Council estimated that by 2035, the travel time index — the ratio of peak period travel time to “free-flow” travel time — of Queens roadways would grow by 14 percent during morning peak hours. During afternoon peak hours, the percentage of congested lane miles would grow by more than 50 percent. Automobile culture, instilled more than a half century ago, still reigns supreme. “Queens is automobile-oriented, even to this day,” said Koppelman, who retired as executive director at the Long Island Regional Planning Board in 2006 after four decades of service. “If it weren’t for subways, the City of New Yor k would be disasterville.” Koppelman battled with Moses, New Yor k’s master builder of highways, br idges and parks, over the implementation of mass transit to offset the debilitating congestion on Queens and Long Island’s roadways. Moses, ideologically opposed to public transportation, thwarted Koppelman’s vision of a rapid transit commuter rail running down the middle of the Long Island Expressway. Moses also quashed proposals for a subway extension along the Van Wyck, built between 1947 and 1963, and a commuter rail link to Westchester that would have traveled across the BronxWhitestone Bridge. A subway map of Queens leaves half the

pressway passes through downtown Jamaica force large trucks to slow, backing up automobiles throughout the corr idor. Schwar tz admitted the Belt Parkway would need to be widened at certain points to accommodate new commercial traffic. Jeffrey Zupan, senior fellow for transportation at the Regional Plan Association, believed that extending the Clearview Expressway via tunnel to the Belt Parkway, as originally intended, would unclog the Van Wyck arter y. Beginning at the Throgs Neck Bridge and petering out at Hillside Avenue, the Clearview represents a crucial gap in the traffic grid for Zupan. The RPA, notably, predicted in the 1930s that building additional highways could not solve the City’s traffic problem alone. A more feasible plan, Zupan said, could be to eventually design a subway car that would run on the AirTrain’s tracks. Connecting JFK Aiport and Jamaica, the AirTrain subway route could pull vehicular traffic from the Van Wyck if subways from Jamaica also ran to JFK Airport. The long dor mant Rockaway Beach Branch of the LIRR, linking Rego Park and Ozone Park and continuing south, could save both the Van Wyck and Woodhaven Boulevard from growing congestion if it were ever revived. Brian Ketcham, a transportation engineer known for defeating the Koch-era Westway, saw a ticking traffic bomb in the potential development of Willets Point. A traffic interchange built for the proposed shopping malls, along with other attractions , could dump between 1,000 and 3,000 additional vehicles an hour on the Van Wyck, l ower ing average vehicular speeds to as little as 5 mph, according to Ketcham’s calculations. With lanes a foot narrower than the standard 12 feet, the Van Wyck is especially vulnerable to any uptick in traffic. Any traffic salvation comes at a cost that the cash-strapped MTA likely cannot pay. All traffic experts agree a vastly improved subway system could save Queens from its gridlock woes, but with the MTA committed to finishing the Second Avenue subway line and building a LIRR extension to Grand Central Station, Queens’ roadways will likely remain clogged. When the MTA approved its latest budget in 2011, it had a $68 million deficit. “Funding for transportation in New York State for highways, and MTA, is in deep trouble,” Zupan said. “It’s a real problem.” Reach Reporter Ross Barkan at (718) 357-7400, Ext. 127 or rbarkan@queenstribune.com.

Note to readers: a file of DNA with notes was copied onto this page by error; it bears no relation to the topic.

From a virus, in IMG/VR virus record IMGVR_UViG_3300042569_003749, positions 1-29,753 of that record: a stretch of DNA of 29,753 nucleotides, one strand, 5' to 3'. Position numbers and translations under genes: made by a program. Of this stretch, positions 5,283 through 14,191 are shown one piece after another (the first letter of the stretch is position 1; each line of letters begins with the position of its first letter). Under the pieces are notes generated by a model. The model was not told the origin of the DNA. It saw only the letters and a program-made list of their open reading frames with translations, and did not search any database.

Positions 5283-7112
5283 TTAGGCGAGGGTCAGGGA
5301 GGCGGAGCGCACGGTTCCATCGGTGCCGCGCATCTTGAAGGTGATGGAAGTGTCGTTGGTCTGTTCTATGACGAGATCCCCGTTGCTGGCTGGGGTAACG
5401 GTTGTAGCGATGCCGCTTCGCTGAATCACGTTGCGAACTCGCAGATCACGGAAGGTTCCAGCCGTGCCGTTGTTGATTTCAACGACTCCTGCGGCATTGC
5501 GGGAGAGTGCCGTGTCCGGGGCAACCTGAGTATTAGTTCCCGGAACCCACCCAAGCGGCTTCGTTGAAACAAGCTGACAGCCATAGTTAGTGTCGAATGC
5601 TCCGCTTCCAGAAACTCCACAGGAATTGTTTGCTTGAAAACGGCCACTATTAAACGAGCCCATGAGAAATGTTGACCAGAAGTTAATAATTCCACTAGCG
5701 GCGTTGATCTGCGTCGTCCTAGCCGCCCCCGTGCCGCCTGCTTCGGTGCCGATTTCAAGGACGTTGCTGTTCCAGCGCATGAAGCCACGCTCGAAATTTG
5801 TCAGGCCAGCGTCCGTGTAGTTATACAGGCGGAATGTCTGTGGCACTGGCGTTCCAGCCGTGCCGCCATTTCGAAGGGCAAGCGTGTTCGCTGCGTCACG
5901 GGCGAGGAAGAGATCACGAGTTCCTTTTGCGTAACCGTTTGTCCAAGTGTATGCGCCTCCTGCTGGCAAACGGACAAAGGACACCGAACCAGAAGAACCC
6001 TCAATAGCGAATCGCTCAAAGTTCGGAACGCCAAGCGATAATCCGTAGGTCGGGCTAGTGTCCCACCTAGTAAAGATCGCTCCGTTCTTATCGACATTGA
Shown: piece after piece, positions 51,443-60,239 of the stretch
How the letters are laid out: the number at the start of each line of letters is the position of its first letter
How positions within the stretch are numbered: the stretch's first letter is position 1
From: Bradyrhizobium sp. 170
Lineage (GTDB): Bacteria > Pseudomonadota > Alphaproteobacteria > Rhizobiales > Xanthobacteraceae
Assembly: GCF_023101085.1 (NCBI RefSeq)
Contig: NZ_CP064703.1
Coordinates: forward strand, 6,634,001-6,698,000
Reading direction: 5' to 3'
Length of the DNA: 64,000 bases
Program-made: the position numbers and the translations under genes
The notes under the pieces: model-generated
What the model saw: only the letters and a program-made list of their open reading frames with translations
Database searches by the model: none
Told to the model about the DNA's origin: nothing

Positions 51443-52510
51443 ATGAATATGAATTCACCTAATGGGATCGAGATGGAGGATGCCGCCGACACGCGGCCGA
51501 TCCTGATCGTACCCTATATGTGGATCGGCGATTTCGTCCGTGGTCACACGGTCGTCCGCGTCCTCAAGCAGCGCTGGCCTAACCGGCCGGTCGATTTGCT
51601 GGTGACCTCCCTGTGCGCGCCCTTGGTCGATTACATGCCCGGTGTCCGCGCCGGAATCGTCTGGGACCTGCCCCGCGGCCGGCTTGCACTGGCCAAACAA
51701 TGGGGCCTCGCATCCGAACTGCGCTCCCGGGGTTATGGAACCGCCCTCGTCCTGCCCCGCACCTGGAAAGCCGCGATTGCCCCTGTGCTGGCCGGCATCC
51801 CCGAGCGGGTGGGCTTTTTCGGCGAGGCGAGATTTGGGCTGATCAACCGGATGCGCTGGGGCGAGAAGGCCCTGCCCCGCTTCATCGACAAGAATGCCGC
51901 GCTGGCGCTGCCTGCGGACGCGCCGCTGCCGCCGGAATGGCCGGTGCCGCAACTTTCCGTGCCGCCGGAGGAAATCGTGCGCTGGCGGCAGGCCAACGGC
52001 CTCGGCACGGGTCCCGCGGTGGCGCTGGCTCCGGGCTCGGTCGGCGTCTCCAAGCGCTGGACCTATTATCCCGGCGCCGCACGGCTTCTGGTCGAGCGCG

Keep Cool Inside As summer heats up, air conditioning baking or dishwashing until the evening bills can rapidly rise. As homeowners feel on hot days. the heat, many are looking for ways to save * Use ceiling fans to circulate air to help and stay cool. make the house more comMany U.S. consumfortable without over-users strive to conserve ening the air conditioning. ergy at home. Forty* Seal air conditioning seven percent of Ameriducts and insulate ducts cans say they try to conthat run through unserve energy all or most heated basements, crawl of the time, according spaces and attics. to researchers at Iconoculture. * Install white window shades or miniOne way to help lower utility bills in the blinds. Mini-blinds can reduce solar heat gain summer and year-round is to replace drafty by 40 to 50 percent, according to the American or leaky old windows with new, energy- Council for an Energy-Efficient Economy. efficient products. If you like energy savings, but dread According to ENERGY STAR, replacing cleaning blinds, consider Pella Designer single-pane windows with ENSeries windows and doors ERGY STAR qualified windows with optional between-thecan save $126 to $501 a year on glass blinds or shades. Since utility bills depending on your they’re between glass, they location. accumulate less dust and dirt Cool Tips than traditional roomside Once energy-efficient winwindow treatments. Plus, dows are properly installed they can be closed when you in your home, try these inexare away to keep the heat pensive, easy ways to help out and opened when you keep your house cool: are home to let the light in. * Provide shade for east With their outstanding enand west windows. ergy-efficiency and built-in * When possible, delay White window shades can window treatments, it’s a heat-generating activities like keep your home cool. winning combination.

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HOME IMPROVEMENT


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www.queenstribune.com • July 12-18, 2012 Tribune Page 15